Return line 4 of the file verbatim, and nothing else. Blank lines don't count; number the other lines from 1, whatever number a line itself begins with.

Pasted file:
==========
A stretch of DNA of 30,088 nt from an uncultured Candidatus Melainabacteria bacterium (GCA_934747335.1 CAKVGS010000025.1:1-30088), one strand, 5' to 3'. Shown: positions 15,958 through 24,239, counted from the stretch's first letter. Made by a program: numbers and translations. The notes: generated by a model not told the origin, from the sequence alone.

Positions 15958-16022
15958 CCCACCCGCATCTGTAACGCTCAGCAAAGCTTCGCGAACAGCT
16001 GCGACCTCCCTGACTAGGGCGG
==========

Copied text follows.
16001 GCGACCTCCCTGACTAGGGCGG